CosPro Agency, which is part of the CosPro Marketing family, announced its rebrand as CosProXM and the expansion of its services to include live market and brand activations, the company said. The organization will also now be led by Dan Reyes, a 20-year veteran in market activation. “I am thrilled to join CosPro Marketing with all their inhouse abilities. They have a ton more tools than larger activation agencies, who outsource most of their labor and creative services,” Reyes said. “I love being in experiential marketing because the results are powerfully obvious. After a live activation, 98% of consumers are more likely to make a purchase as well as capture and share content of these events on social media — all helping build brand loyalty and brand recognition.” The agency will continue to provide in-store shopper events and target marketing sampling programs, as well as expand its services to now offer pop-up stores, mobile [experimental] tours, sports and entertainment product placement, and culinary and beverage events, the company said. “This expansion makes great sense when you consider the depth and breadth of our capabilities. Besides being a leader in product sampling, we have 8,000 brand ambassadors nationwide, plus a dedicated in-house creative and fulfillment team,” said CosPro Marketing CEO Joann Marks. “These assets allow us to provide quicker turnaround and more attention to detail, resulting in more value and higher ROI for a client’s marketing budget.”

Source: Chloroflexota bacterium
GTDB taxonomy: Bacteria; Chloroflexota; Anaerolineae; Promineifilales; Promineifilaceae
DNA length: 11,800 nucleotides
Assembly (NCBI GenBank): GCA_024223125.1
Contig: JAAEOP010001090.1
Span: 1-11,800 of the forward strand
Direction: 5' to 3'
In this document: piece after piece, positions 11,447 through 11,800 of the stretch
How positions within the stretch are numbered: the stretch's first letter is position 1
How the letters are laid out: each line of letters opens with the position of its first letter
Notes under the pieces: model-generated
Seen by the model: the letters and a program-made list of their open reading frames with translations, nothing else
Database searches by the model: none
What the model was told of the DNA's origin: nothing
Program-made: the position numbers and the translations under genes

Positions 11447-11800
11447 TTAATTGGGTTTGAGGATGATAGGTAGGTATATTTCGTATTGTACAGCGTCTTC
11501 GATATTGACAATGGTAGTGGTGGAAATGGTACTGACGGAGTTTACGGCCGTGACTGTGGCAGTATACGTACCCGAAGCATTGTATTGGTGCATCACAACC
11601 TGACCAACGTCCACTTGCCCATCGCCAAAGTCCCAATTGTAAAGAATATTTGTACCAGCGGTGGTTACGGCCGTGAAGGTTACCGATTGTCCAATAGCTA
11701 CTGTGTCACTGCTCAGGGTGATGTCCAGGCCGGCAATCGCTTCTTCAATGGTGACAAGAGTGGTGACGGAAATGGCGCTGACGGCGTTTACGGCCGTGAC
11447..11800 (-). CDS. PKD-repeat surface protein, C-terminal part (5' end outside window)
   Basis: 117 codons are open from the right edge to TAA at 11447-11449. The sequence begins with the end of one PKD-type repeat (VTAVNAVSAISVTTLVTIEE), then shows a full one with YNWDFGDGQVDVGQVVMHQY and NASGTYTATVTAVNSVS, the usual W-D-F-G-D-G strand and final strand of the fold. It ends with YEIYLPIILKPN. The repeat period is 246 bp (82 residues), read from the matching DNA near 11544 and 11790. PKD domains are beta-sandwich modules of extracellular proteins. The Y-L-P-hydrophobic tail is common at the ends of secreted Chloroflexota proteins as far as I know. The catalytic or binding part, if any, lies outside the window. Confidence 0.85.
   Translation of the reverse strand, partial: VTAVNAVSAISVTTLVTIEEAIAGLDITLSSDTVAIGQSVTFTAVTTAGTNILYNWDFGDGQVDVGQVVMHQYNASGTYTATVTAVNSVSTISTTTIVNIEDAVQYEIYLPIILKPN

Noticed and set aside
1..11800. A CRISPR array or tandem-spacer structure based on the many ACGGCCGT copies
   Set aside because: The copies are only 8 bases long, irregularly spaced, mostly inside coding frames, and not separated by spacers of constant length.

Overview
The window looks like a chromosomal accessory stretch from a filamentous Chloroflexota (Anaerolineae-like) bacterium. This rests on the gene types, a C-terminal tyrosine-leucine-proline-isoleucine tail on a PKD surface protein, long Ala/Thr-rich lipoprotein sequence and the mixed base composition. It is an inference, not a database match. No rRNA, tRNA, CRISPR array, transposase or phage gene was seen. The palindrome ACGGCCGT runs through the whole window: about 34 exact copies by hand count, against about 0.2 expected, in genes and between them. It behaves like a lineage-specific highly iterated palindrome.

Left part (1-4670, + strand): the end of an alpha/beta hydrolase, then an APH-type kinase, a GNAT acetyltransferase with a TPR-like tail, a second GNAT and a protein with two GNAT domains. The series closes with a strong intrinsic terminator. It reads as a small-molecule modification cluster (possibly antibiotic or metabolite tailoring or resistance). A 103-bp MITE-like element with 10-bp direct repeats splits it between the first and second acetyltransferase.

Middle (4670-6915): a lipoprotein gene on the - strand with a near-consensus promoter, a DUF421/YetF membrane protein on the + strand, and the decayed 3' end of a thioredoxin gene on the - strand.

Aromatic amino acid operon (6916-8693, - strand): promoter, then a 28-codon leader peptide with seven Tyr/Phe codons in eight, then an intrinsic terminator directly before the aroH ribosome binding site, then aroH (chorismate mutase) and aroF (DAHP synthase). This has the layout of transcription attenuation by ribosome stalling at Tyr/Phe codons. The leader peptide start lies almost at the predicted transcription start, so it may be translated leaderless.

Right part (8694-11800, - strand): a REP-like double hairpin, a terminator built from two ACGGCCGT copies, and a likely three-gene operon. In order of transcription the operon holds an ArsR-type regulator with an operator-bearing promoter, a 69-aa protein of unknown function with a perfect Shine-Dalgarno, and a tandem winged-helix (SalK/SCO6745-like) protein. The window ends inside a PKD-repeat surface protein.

Scynexis is introducing Brexafemme (ibrexafungerp tablets), the first and only oral non-azole prescription medication approved by the Food and Drug Administration to treat vulvovaginal candidiasis, commonly referred to as vaginal yeast infection. “It’s incredibly exciting for all of us at Scynexis to bring this innovative antifungal treatment to the millions of women across the country who suffer from yeast infections,” said Marco Taglietti, president and CEO of Scynexis. “This approval is just the first step to potentially building a wide-ranging ibrexafungerp antifungal franchise in multiple indications for broad patient community infections and in the hospital setting for life-threatening invasive fungal infections.” Brexafemme, a one-day oral medication — two pills taken in the morning and two in the evening — is the first new antifungal class in more than 20 years, the company said. “Despite the fact that vaginal yeast infections are extremely common with about 3 out of 4 women experiencing them at least once in their life, until now there had been limited advancement in this area of women’s health for decades,” said Christine Coyne, Scynexis chief commercial officer. “Brexafemme is a truly new, first-in-class fungicidal triterpenoid antifungal, designed to kill the yeast causing the infection, including azole-resistant strains.”